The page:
The Developmental Model of Sport Participation
The most prominent conceptualization of athletic development is the Developmental Model of Sport Participation, and it consists of seven basic assumptions that have stood up to scientific scrutiny. These postulates not only promote the development of expertise, but also the physical health and psychosocial development for all children involved in youth sport.
Unlike the pyramid approach, this model does not support elite programs or the early selection of talent during childhood. It features the interaction of variables at all levels.
1. Early diversification does not hurt elite sport participation in sports where peak performance is reached after maturation.
2. Sampling, or trying out a bunch of sports and activities, is linked to a longer sports career and has positive implications for long-term sport involvement.
3. Early diversification allows participation in a range of settings that most favorably affect positive youth development.
4. A lot of deliberate play during the sampling years builds a solid foundation of intrinsic motivation. It does this through involvement in activities that are enjoyable and promote self-management.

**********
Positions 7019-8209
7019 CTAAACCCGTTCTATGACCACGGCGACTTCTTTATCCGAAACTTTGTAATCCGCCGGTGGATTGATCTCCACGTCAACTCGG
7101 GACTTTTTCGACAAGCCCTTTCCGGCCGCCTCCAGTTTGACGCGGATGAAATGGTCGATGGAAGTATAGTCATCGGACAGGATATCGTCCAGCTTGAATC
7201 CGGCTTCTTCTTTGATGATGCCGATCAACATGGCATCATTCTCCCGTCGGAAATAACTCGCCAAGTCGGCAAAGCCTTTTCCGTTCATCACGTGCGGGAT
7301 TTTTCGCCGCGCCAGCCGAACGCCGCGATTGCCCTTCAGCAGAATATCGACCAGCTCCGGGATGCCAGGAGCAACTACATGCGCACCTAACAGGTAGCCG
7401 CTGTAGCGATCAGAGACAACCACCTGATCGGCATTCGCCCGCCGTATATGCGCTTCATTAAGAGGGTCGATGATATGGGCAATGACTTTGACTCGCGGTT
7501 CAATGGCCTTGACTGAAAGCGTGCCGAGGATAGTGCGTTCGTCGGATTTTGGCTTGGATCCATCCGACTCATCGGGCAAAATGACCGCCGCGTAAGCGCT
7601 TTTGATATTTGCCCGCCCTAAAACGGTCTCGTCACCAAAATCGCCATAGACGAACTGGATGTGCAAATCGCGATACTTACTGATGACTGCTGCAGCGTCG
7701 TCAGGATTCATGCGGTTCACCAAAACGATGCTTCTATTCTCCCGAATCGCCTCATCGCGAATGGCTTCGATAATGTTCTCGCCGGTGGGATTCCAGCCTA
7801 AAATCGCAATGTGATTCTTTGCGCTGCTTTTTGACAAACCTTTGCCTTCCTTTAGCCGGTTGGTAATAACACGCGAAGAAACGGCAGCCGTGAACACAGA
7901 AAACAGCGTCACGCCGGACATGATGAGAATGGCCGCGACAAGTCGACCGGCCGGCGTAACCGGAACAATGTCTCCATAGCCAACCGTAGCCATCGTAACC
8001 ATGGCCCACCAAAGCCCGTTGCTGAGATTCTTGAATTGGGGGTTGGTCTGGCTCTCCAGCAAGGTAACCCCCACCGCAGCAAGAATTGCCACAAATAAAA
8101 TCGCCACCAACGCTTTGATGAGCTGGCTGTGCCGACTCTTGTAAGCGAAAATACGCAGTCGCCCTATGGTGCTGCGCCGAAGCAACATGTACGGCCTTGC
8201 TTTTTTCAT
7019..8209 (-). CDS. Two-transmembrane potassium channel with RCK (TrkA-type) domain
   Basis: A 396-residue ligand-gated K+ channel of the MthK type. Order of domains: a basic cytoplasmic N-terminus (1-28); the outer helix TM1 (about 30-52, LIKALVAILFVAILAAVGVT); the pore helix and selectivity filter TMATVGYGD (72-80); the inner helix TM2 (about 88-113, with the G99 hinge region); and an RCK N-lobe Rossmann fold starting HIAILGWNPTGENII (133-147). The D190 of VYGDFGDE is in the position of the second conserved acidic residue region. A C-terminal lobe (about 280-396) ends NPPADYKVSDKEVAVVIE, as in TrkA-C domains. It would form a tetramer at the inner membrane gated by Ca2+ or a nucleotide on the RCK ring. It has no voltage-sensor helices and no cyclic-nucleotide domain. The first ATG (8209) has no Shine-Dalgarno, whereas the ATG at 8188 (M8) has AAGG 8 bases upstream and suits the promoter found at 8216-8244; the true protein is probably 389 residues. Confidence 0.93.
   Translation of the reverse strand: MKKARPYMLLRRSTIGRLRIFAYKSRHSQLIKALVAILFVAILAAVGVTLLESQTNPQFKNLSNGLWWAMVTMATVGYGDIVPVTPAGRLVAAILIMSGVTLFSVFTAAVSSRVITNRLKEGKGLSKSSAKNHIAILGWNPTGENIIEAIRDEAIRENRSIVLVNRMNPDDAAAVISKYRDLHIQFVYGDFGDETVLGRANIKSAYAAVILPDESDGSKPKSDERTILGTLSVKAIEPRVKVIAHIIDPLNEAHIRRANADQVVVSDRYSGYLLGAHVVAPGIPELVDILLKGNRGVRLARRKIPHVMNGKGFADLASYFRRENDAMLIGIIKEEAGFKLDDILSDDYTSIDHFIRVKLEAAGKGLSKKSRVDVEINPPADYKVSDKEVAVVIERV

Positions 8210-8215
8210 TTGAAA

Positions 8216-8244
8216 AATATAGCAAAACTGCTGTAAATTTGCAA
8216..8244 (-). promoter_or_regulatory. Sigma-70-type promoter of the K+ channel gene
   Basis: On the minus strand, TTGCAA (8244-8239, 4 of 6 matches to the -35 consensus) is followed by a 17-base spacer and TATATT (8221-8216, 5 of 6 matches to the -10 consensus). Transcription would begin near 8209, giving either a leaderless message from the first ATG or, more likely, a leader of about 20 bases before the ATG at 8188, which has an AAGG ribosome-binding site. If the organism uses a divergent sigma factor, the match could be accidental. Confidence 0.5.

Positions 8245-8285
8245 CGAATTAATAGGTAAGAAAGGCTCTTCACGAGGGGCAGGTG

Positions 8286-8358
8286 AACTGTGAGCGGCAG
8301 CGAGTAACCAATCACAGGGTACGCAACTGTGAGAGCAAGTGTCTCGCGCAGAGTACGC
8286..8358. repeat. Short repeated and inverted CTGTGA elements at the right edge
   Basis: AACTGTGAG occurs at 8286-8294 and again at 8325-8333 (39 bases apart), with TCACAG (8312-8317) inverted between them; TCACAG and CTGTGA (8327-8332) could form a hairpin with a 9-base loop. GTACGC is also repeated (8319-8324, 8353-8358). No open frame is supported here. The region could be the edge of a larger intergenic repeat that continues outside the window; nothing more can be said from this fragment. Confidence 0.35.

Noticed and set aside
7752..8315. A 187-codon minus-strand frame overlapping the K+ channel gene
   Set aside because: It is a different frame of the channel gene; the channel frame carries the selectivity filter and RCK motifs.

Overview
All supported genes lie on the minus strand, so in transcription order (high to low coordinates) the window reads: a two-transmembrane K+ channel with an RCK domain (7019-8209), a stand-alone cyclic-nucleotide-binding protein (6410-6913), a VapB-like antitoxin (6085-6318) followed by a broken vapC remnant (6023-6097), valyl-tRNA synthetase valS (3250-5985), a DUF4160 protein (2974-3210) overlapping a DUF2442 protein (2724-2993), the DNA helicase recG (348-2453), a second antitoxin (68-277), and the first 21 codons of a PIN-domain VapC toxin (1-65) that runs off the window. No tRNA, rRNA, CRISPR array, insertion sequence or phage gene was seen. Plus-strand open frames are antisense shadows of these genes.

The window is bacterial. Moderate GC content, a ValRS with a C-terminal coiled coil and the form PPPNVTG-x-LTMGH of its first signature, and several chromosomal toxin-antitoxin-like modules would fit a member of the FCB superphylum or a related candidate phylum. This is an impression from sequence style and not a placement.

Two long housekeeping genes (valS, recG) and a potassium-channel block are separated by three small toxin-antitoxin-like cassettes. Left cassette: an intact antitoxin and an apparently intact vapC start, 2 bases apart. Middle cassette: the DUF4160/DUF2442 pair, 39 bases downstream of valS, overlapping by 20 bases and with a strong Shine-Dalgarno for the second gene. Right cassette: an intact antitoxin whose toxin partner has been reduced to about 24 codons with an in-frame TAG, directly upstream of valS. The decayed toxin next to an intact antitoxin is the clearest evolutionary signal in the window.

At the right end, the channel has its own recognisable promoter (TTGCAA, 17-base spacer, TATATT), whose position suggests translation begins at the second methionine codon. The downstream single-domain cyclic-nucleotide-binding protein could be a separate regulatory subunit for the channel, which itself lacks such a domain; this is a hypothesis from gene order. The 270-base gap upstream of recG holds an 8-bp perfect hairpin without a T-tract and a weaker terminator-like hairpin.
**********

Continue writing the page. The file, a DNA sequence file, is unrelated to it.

5. A lot of deliberate play during the sampling years establishes a wide range of motor and cognitive experiences that children can ultimately bring to their main sport of interest. Deliberate play builds a solid foundation of generalizable skills.
6. Around the end of primary school, about age 13, children should have the opportunity to either choose to specialize in their favorite sport or continue in sport at a recreational level. The primary goals of recreation are an extension of the sampling years, with an emphasis on enjoyment and health. They can involve deliberate play and deliberate practice. But if specialization is desired, then more time is dedicated to the chosen activities.
7. By late adolescence, around age 16, kids have developed the physical, so…